The criminal complaint filed by prosecutors in Hennepin County, Minn., lists two criminal counts against Kimberly Potter, a former police officer, in connection with the fatal shooting of Daunte Wright during a traffic stop in Brooklyn Center in April. Both counts are felonies, but neither is a murder charge.
One of the ways Minnesota law defines first-degree manslaughter is causing someone’s death while committing or attempting to commit a lesser crime — a misdemeanor or gross misdemeanor — in a way that a reasonable person could foresee would cause death or great bodily harm.
Specifically, prosecutors accuse Ms. Potter of causing Mr. Wright’s death through reckless handling or use of a firearm.
First-degree manslaughter is a felony, punishable by up to 15 years’ imprisonment and a fine of up to $30,000. The standard sentence for someone without a criminal record, like Ms. Potter, would be about seven years.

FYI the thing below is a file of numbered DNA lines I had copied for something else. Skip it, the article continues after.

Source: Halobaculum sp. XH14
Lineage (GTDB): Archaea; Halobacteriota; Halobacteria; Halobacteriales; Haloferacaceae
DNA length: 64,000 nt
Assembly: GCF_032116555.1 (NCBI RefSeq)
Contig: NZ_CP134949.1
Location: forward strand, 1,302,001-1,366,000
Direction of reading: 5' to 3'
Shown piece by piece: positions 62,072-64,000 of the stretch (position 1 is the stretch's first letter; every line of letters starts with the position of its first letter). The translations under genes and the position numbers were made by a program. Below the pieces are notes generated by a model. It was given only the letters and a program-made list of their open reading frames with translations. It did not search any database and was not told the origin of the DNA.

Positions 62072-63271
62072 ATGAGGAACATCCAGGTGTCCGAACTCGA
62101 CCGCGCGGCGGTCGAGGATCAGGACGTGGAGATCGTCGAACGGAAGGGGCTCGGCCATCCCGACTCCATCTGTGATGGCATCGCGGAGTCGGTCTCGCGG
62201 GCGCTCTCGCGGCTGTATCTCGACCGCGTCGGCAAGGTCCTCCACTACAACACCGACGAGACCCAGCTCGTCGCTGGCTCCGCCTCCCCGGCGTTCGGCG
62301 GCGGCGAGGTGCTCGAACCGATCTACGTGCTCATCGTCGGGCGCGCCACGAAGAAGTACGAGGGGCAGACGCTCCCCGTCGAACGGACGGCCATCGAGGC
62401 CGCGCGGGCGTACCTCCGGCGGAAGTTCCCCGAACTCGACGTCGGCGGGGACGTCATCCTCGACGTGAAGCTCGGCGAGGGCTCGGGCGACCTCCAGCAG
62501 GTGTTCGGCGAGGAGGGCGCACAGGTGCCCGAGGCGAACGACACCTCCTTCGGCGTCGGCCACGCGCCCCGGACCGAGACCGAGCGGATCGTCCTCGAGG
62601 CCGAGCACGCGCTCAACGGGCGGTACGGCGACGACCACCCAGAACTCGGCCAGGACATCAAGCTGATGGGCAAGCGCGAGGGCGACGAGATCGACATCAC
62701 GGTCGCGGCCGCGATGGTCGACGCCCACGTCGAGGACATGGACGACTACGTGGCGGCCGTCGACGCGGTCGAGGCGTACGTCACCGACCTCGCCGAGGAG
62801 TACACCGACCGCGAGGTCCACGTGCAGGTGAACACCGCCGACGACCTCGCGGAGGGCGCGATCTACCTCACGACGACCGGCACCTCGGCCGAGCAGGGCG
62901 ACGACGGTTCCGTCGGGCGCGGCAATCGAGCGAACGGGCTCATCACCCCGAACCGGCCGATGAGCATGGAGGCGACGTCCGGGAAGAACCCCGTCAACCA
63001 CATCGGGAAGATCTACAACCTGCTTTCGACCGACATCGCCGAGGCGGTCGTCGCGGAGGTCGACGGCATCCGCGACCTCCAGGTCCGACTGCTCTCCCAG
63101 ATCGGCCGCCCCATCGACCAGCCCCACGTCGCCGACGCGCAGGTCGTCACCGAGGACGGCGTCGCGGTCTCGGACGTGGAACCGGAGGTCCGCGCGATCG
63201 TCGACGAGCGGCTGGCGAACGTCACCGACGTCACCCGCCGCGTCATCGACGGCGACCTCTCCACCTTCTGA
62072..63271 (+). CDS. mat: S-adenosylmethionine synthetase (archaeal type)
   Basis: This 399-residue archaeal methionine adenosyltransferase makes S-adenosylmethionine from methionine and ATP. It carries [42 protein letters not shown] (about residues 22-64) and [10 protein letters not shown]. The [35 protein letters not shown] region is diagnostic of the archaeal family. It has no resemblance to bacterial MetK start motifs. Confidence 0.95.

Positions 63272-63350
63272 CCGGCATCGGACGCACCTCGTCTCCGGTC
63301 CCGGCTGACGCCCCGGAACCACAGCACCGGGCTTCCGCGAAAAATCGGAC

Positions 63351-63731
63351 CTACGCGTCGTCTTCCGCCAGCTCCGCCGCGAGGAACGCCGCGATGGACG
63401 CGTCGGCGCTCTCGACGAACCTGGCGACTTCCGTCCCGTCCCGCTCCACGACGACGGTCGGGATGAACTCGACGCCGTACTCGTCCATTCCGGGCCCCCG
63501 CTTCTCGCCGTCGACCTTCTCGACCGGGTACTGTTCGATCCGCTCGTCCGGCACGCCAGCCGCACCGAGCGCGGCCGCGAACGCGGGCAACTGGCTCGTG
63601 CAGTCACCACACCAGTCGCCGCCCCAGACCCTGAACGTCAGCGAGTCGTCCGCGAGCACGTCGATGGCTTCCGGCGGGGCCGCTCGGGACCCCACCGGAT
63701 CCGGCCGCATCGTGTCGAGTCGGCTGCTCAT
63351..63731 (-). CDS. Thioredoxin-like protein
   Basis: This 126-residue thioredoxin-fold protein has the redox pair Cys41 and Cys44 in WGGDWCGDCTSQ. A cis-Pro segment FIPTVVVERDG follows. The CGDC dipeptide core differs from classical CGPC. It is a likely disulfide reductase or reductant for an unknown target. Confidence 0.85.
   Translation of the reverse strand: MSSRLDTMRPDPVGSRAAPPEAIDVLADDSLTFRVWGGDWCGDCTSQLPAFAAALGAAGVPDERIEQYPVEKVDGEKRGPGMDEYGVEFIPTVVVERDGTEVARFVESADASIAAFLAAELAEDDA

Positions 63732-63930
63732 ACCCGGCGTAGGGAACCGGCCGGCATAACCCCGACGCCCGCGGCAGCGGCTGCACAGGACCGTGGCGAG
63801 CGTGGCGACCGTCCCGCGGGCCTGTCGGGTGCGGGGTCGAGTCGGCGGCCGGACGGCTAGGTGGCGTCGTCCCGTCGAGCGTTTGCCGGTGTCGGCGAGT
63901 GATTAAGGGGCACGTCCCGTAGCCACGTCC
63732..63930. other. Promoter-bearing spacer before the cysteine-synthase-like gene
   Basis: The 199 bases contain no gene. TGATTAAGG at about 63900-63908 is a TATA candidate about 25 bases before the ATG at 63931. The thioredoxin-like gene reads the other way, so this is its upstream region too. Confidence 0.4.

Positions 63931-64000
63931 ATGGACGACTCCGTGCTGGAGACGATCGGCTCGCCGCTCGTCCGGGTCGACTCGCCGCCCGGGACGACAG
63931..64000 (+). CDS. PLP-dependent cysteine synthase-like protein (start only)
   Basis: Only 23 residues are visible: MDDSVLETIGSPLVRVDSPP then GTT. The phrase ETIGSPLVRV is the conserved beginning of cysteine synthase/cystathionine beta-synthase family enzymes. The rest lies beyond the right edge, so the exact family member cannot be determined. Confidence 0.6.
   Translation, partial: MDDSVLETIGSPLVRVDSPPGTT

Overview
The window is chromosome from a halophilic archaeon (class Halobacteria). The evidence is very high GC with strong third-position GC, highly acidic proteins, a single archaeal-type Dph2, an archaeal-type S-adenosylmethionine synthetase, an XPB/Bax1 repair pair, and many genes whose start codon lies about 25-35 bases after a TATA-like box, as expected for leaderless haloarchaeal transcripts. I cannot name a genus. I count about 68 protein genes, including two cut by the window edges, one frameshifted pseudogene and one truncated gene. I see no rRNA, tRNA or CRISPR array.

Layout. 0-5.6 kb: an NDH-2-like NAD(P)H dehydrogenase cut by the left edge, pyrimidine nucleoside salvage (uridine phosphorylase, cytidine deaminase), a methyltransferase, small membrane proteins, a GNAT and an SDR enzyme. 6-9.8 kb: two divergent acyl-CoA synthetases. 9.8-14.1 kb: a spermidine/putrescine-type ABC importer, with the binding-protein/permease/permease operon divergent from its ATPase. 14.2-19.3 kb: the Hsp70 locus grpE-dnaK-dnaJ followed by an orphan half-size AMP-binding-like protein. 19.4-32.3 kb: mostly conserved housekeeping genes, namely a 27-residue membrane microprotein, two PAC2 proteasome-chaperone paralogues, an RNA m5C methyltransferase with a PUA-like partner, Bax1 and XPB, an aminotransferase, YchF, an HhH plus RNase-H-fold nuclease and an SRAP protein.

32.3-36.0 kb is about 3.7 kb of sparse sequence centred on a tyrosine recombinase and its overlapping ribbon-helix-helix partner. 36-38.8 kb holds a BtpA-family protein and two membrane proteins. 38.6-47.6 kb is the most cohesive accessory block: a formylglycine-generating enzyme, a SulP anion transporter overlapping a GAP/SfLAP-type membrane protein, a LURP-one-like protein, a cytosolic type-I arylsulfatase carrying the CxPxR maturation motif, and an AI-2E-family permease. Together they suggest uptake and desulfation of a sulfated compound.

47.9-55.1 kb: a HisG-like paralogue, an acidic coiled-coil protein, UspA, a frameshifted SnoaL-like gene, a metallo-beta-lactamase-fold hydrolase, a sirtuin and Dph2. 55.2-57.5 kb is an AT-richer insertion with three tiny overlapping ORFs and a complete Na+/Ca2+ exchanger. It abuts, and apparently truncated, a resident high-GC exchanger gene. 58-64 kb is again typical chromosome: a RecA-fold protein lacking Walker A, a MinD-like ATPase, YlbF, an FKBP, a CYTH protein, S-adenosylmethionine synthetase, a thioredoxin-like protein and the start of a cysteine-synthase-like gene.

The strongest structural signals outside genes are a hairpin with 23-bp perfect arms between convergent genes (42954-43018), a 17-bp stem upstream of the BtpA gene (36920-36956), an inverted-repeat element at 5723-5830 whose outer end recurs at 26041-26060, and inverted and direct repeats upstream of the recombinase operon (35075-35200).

One of the ways Minnesota law defines second-degree manslaughter is causing someone’s death through culpable negligence, by creating an unreasonable risk and consciously taking chances of causing death or great bodily harm.
Prosecutors accuse Ms. Potter of doing so while using a firearm.
Second-degree manslaughter is a felony, punishable by up to 10 years’ imprisonment and a fine of up to $20,000. The standard sentence for a person without any previous convictions would be about four years.
Charges Are Not Mutually Exclusive
The two counts are separate and not mutually exclusive; Ms. Potter can be convicted or acquitted of either charge, or of both.
Minnesota law also allows juries to consider convicting a defendant of an “included offense” — a lesser degree of the same crime, or another lesser crime that was proved in the course of the trial — in place of a charge listed in the complaint.